Image Overlay--explain Gain?

Discussion in 'General Technical Discussion' started by jczinn, Jan 6, 2006.

  1. Can someone explain to us non-engineering types what "gain" means as it relates to the image overlay and multiple exposure functions in the D200, and how it relates to exposure? For instance, what does "gain =1" or "gain=.5" really mean? If I want to overlay two images, how do I figure what the gain should be?

    Please, explain for engineering/mathematical dummies like me :biggrin:
     
  2. MontyDog

    MontyDog

    Jan 30, 2005
    #1064 - You have an error in your SQL syntax;
     
  3. Thank you Paul! That does help, a bit, but the thing I'm still confused about is how this relates to exposure. Let's say I have two images I want to overlay, and I want to keep them at their value as exposed--does that mean I'd set the gain at 1, or at .5 (.5 +.5=1)? Or does setting the gain at .5 mean I'm halving the exposure of each? I'm assuming the latter, according to your explanation--

    A "practical" typical example--let's say I have a landscape with an empty sky in one image, and a full moon in another, and I want to overlay. Both properly exposed. I'd want to keep both exposures as they are (I assume) so as to have the moon and the sky correctly exposed in the final image. Do I set the gain at 1, or at .5? (Let's forget about the possibilities of unequal weighting, for the moment!)

    Thanks for your patience ;-)
     
  4. MontyDog

    MontyDog

    Jan 30, 2005
    #1064 - You have an error in your SQL syntax;
     
  5. nfoto

    nfoto Guest

    Cannot see much need for the overlay feature, unless you want to improve high-ISO noise by overlaying a number of shots of the same, static subject taken with a tripod-mounted camera. However, given the pitiful quality of tripod mounts of many lenses these days, you'll likely get blurriness from imperfect frame registration in exchange for enhanced S/N ratio.

    On the other hand, I find the Multiple Exposure very neat and use it a lot, most often with auto gain switched off, though. I do the corrections of exposure on a per-frame basis like in the "old" silver-halide days. Only gripe is the limited number of multiple exposures that can be made, just 10 does not cut it for many occasions (with the F5, my personal high "record" was 4096 exposures onto a single frame, entire shooting duration slightly less than 2.5 hours).
     
  6. Chris101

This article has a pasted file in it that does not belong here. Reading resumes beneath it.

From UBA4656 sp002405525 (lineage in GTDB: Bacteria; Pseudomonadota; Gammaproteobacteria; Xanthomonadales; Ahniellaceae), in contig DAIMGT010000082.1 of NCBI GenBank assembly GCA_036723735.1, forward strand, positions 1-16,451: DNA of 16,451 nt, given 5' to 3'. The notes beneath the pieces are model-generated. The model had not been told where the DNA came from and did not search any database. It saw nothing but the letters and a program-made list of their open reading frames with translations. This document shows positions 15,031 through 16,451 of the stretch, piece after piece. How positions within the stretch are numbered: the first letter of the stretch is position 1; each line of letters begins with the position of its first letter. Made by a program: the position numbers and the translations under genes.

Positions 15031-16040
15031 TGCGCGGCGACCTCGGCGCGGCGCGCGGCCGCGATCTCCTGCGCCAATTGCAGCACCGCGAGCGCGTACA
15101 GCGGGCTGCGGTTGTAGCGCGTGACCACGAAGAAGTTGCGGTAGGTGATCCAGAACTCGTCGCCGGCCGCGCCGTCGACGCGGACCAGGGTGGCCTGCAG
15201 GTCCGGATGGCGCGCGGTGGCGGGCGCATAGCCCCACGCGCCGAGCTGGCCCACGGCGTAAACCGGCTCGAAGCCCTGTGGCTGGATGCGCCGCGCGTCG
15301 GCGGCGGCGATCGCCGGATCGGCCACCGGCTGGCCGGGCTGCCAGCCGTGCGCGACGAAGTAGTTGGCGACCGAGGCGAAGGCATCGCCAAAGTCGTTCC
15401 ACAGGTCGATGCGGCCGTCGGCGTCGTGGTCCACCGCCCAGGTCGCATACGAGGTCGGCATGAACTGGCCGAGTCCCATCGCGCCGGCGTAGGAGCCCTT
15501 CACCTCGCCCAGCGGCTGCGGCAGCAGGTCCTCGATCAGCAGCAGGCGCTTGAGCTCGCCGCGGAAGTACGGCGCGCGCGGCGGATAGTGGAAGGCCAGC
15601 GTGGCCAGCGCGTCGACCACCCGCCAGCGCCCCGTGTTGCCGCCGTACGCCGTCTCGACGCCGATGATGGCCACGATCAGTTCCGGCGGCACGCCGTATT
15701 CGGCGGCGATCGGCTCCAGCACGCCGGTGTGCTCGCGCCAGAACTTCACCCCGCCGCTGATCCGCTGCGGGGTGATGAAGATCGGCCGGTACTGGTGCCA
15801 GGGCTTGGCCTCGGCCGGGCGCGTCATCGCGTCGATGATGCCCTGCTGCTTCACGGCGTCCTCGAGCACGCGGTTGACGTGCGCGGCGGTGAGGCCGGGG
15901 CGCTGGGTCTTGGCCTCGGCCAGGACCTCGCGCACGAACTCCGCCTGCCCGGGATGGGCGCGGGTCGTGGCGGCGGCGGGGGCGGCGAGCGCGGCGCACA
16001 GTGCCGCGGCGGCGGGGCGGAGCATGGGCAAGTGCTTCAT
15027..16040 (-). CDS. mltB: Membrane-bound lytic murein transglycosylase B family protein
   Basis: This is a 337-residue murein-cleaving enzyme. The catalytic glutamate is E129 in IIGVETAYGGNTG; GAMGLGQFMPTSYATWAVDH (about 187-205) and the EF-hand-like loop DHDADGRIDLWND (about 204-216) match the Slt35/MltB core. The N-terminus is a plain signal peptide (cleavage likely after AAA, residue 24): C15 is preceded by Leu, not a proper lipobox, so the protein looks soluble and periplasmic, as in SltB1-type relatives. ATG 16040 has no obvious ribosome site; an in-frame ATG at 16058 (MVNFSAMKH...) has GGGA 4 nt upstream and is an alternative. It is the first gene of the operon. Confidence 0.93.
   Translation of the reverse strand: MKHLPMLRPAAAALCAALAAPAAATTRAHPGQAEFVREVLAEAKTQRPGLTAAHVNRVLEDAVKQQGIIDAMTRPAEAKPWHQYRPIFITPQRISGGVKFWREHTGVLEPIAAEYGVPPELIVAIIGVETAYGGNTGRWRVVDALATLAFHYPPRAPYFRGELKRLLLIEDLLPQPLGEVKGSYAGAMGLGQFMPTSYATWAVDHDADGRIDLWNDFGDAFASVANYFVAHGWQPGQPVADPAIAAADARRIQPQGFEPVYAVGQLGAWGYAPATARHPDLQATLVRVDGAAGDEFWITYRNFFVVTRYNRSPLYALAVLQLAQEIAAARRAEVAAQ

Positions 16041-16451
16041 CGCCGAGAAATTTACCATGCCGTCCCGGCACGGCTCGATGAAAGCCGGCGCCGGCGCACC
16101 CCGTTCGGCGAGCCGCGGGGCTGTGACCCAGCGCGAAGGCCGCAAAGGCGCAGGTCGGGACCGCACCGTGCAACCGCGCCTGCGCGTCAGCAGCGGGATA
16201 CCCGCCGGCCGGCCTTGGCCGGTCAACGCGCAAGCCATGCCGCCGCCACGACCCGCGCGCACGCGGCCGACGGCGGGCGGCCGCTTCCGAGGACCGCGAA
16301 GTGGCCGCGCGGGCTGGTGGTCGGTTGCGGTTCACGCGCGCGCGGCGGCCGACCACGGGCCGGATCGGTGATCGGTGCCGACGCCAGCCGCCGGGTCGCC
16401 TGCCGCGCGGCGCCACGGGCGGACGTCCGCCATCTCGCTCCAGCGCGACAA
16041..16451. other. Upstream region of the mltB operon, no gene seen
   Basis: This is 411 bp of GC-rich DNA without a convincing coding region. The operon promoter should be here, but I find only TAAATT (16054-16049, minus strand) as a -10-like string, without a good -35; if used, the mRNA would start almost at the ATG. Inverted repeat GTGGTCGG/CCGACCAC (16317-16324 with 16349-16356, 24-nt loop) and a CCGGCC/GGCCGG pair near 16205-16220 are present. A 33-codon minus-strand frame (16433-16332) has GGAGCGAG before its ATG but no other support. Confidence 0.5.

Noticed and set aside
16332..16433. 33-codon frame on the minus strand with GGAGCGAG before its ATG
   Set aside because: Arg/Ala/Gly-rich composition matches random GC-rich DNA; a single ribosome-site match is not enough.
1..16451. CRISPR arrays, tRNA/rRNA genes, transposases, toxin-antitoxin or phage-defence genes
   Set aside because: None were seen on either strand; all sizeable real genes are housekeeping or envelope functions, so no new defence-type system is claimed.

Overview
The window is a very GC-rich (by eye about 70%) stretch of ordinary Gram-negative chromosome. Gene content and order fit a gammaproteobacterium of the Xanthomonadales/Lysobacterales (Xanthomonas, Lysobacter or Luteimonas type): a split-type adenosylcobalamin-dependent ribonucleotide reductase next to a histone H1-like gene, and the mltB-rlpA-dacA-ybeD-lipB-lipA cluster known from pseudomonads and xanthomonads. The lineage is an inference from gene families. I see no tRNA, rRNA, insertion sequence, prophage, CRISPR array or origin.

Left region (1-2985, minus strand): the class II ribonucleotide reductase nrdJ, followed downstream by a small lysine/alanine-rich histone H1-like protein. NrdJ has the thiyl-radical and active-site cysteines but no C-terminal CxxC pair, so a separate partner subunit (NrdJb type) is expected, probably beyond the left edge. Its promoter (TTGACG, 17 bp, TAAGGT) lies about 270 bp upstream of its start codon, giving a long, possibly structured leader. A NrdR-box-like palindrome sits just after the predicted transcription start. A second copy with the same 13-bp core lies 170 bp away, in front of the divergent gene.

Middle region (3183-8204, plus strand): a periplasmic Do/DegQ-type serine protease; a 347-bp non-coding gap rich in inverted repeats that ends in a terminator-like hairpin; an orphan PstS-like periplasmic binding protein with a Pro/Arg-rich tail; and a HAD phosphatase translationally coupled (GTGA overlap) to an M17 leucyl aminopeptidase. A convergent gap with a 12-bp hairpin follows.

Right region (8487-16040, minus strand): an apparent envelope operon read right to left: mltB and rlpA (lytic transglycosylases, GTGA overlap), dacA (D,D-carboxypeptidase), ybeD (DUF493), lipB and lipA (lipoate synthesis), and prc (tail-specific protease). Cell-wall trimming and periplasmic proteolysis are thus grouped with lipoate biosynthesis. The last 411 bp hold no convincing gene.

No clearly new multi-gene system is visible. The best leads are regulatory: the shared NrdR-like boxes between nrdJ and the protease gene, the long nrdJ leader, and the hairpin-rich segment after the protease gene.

Chris101

    Feb 2, 2005
    Arizona
    THis feature might find some use in astrophotographic imaging, where some image averaging, also known as 'stacking' can be done in camera.

    Janet: You can think of gain as a sort of 'exposure compensation' that happens without affecting the actual exposure parameters. By reducing the gain, you will reduce the amount of exposure the image receives.

    For example, suppose you want to take a picture of a flying bird against a blue sky, and show the bird in two different positions superimposed on one another. If you shot a multiple exposure of the bird without gain, you would get the bird properly exposed where it did not overlap with the other exposure, but both the bird where it overlapped and the sky would be overexposed. Using overlay plus a gain of one half, the parts of the image that overlapped (bird and sky) would recieve half the exposure for each shot, so they would be properly exposed.
     
  7. Okay, I think I got it now--thanks Chris, Paul, and Bjorn. Honestly I don't really know how I'd use this feature--as was said, the same effect I suppose can be done in post with greater control-- but it seemed like a cool thing to try, and I just wanted to get a better handle on what the terms were. Anyway as always, the best thing to do is just try it, and I will, as soon as I get a chance. Chris' example seems like a fun possibility.
     
  8. nfoto

    nfoto Guest

    Multiple exposures with some subjects can be very tricky or near impossible to achieve in post processing. As to the overlays, this is so-so, as Chris explained you can get useful combinations, but being forced to decide which approach to take (or NEFs to combine) during the actual shooting can be an unwanted stress factor, at least when your CF card(s) fill up and it's time to delete the non-keepers :frown:

    However when the camera has a feature and it doesn't sit prominently in front of you to prevent normal use of the camera and you actively have to select a feature to access it, I guess it's OK. Always someone out there who sees the enhanced possibility of that gizmo. The rest of us can just ignore it.
     
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